Georgia is one of the most polarised democracies in Europe. The EU, the Council of Europe and the OSCE/ODIHR all identified extreme political polarisation as an obstacle to Georgia’s democratic consolidation.
Polarisation is not a new feature in Georgian politics. The country has experienced several waves of polarisation over the last two decades of democratic transition following the breakdown of the Soviet Union.
But unlike the battle between Left and Right opening up across Europe, polarisation in Georgia is political, not ideological. What drives polarisation and what are its effects on Georgia’s democracy? What are the potential solutions and preventive strategies?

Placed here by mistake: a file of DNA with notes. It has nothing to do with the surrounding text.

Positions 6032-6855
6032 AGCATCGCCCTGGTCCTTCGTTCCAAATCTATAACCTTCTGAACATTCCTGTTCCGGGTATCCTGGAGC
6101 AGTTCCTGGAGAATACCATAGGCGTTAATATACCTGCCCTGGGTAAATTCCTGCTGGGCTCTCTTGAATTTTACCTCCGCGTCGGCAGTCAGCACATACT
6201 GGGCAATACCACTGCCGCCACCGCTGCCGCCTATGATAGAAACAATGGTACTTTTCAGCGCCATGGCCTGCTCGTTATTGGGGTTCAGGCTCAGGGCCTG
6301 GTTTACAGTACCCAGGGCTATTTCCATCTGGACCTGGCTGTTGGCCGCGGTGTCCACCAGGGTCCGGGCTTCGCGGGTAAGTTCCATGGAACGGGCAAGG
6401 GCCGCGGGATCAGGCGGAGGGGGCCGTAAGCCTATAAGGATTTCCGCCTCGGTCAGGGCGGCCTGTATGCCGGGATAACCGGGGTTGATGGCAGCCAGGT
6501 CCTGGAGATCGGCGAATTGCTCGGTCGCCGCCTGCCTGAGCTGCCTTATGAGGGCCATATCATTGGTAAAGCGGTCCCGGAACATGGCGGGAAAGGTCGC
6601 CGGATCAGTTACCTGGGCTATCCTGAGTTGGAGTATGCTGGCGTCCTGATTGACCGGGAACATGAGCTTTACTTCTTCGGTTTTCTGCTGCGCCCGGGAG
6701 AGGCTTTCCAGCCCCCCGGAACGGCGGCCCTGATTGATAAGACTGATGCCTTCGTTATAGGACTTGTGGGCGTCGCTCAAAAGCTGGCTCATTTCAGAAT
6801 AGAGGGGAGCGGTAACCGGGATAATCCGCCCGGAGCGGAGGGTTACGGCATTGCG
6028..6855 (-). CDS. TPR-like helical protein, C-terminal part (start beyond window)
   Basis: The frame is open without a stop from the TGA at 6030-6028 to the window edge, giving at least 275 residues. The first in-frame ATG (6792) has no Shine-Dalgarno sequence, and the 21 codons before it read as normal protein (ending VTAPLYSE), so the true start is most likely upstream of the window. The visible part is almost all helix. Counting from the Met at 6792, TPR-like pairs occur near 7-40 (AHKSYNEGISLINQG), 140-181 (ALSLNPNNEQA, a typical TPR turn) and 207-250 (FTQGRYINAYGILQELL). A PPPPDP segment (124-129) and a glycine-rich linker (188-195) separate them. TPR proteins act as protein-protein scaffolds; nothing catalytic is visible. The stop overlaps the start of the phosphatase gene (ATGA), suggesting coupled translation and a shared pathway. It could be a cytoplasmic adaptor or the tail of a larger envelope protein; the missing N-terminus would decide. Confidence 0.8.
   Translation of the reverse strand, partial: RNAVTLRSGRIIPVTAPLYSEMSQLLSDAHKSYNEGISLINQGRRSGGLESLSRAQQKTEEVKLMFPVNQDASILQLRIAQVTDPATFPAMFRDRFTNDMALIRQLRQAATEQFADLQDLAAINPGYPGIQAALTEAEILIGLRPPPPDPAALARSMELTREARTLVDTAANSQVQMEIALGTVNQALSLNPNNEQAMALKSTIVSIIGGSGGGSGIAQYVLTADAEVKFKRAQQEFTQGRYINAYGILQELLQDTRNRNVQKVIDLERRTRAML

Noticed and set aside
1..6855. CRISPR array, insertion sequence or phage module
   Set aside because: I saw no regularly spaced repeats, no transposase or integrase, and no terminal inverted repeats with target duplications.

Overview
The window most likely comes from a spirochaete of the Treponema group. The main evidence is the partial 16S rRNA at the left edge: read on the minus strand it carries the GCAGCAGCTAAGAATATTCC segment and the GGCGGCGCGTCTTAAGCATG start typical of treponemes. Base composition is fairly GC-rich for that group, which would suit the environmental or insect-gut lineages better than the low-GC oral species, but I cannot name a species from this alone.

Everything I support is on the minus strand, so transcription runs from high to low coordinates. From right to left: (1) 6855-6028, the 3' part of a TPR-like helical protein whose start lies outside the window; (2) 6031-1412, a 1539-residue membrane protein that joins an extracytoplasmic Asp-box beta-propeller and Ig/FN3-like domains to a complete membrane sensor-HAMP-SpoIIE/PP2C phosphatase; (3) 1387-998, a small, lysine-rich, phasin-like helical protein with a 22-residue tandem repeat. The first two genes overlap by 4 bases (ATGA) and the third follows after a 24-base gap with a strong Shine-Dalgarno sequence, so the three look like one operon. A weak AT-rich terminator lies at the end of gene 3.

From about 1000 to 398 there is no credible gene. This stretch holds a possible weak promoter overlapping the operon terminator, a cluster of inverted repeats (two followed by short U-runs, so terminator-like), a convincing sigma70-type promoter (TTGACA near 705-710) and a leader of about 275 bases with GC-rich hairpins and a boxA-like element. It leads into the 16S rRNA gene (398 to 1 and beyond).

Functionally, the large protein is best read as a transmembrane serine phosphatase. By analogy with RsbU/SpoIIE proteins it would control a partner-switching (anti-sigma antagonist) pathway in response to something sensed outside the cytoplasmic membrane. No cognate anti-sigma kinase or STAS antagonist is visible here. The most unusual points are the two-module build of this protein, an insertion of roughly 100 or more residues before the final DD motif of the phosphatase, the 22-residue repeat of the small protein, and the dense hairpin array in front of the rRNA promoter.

The report summarises the key findings of fact finding, media monitoring, research and consultations with Georgian political parties and civil society on these themes. Based on these insights, the report offers recommendations for aligning work moving forward. The fact finding was conducted within the project, “Strengthening political pluralism in Georgia – Phase I” implemented by DRI and Georgian Young Lawyers Association (GYLA) in 2016.
Photo: Nino Mandaria